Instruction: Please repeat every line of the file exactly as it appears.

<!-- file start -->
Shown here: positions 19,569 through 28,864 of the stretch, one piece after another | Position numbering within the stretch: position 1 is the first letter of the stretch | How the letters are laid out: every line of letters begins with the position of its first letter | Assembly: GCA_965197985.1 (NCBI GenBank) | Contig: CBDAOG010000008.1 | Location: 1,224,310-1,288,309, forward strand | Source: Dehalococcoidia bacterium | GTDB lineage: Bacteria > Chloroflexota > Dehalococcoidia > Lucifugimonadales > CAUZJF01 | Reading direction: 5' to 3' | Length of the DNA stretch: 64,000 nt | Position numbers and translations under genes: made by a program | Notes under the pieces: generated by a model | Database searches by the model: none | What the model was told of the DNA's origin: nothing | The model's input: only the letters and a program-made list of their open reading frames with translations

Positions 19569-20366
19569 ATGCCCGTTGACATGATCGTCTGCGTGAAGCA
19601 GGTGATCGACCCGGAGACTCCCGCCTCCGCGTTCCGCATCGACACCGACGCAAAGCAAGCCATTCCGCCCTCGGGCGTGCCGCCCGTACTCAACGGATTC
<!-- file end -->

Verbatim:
Shown here: positions 19,569 through 28,864 of the stretch, one piece after another | Position numbering within the stretch: position 1 is the first letter of the stretch | How the letters are laid out: every line of letters begins with the position of its first letter | Assembly: GCA_965197985.1 (NCBI GenBank) | Contig: CBDAOG010000008.1 | Location: 1,224,310-1,288,309, forward strand | Source: Dehalococcoidia bacterium | GTDB lineage: Bacteria > Chloroflexota > Dehalococcoidia > Lucifugimonadales > CAUZJF01 | Reading direction: 5' to 3' | Length of the DNA stretch: 64,000 nt | Position numbers and translations under genes: made by a program | Notes under the pieces: generated by a model | Database searches by the model: none | What the model was told of the DNA's origin: nothing | The model's input: only the letters and a program-made list of their open reading frames with translations

Positions 19569-20366
19569 ATGCCCGTTGACATGATCGTCTGCGTGAAGCA
19601 GGTGATCGACCCGGAGACTCCCGCCTCCGCGTTCCGCATCGACACCGACGCAAAGCAAGCCATTCCGCCCTCGGGCGTGCCGCCCGTACTCAACGGATTC